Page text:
Have you read Steven Pinker’s book, The Blank Slate: The Modern Denial of Human Nature?
For decades much of the social sciences have subscribed to the theory that the mind is born as a blank slate. Therefore presuming it is without rules for processing data, a structure formed by experience through parenting, environment, socialising and culture. As with marketers, HR professionals have been basing human behaviours almost exclusively on cultural and marketplace factors and virtually ignoring the natural influences and the biology with which we are born.
You may be under the impression that DISC profiling leap frogs this and identifies the deeper enduring truths of our basic human wants, needs and desires. However as individuals we often get distracted and preoccupied by “shiny new things” and they can be at the forefront of our mind when writing a self-completed, profile analysis tool.
There is so much more to our behaviour than culture alone can explain. As Allen D. MacNeill, a senior lecturer in biology at Cornell University, put it: “Contrary to the assertions of many social scientists, human behaviour is not infinitely malleable nor explainable in purely cultural terms.”
It now appears that virtually all behaviour has both innate and learned components. Steven Pinker (image above and Harvard evolutionary psychologist) states that “…many properties of the brain are genetically organised and don’t depend on information coming in from the senses.”
As our lives become busier and more complex, we are more likely to blindly obey stereotypical rules of thumb that make our decisions for us. It will happen more often in an increasingly complex environment. That is to say, we have innate tendencies and learned social norms in response to environmental stimuli that occur without the awareness and effort of consciousness.
How does this help you?
The natural order of large organisations is to promote individuals that accomplish brilliant things in their department or to value long service, which aligns to a better and more thorough knowledge of the business. This approach whilst feeling natural is actually more likely to stifle a business and restrict growth. You’ve heard this before.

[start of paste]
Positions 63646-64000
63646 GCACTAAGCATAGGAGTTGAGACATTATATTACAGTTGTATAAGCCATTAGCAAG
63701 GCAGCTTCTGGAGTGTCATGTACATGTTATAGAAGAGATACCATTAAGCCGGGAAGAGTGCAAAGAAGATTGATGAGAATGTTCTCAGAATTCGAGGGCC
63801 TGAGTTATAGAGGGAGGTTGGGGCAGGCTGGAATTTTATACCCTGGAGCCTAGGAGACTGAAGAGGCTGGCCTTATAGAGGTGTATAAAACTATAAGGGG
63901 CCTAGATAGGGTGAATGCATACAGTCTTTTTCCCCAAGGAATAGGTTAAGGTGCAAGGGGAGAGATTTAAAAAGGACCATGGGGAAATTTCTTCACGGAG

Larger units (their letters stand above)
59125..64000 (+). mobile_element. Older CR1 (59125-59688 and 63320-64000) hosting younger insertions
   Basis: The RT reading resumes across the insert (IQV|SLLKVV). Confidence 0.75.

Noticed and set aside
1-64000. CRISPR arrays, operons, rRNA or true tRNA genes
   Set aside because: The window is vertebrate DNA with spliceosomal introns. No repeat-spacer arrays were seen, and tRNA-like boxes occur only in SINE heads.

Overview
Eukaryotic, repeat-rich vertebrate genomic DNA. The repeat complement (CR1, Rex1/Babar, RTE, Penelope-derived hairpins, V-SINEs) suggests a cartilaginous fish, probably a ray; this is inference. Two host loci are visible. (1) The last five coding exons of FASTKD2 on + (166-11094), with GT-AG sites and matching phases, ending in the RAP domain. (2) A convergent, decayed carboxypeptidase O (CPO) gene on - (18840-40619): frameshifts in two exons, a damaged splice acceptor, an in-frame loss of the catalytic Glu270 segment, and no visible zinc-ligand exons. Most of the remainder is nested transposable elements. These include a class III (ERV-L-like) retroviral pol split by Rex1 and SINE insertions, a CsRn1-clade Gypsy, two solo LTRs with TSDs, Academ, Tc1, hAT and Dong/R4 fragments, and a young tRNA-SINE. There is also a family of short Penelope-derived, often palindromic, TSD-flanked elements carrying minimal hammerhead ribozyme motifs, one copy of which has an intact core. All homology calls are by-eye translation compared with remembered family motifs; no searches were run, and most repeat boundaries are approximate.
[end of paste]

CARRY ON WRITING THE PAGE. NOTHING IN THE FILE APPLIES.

There are many elements to the HR professional in your daily role. For some you need to not only counter office politics and better motivate specific teams or individuals. Some need to assist and allow the CEO to better create strategic goals based on department performance and business trends. Others need to initiate and encourage change within established teams. The challenges are many.
How do you resolve to better optimise your teams, what tools can you rely on to help facilitate all of these elements? How do you identify innovative or entrepreneurial people or individuals that are natural communicators with leadership written into their DNA?
- An interview doesn’t cut it.
- An assessment centre could be the answer, although often expensive and time consuming.
- Get in an external HR consultant that has no previous knowledge of individuals or the business and has a credible track record for weeding these people out? Again this can be both time consuming and expensive if it gets dragged out (which of course is in their interest to do so…).
- Send potentials on an outward-bound 2-day adventure, away from the business to assess them in an altogether different environment? This could work, yet doesn’t make those individuals return to work with new strategies and real business considerations to impart or instigate.
- There are business simulation courses run by established and well-considered universities. Perfect. Or is it? What do the attendees come back with, other than a better understanding of how a business is run in a great team-bonding environment?
Could there be an even better solution?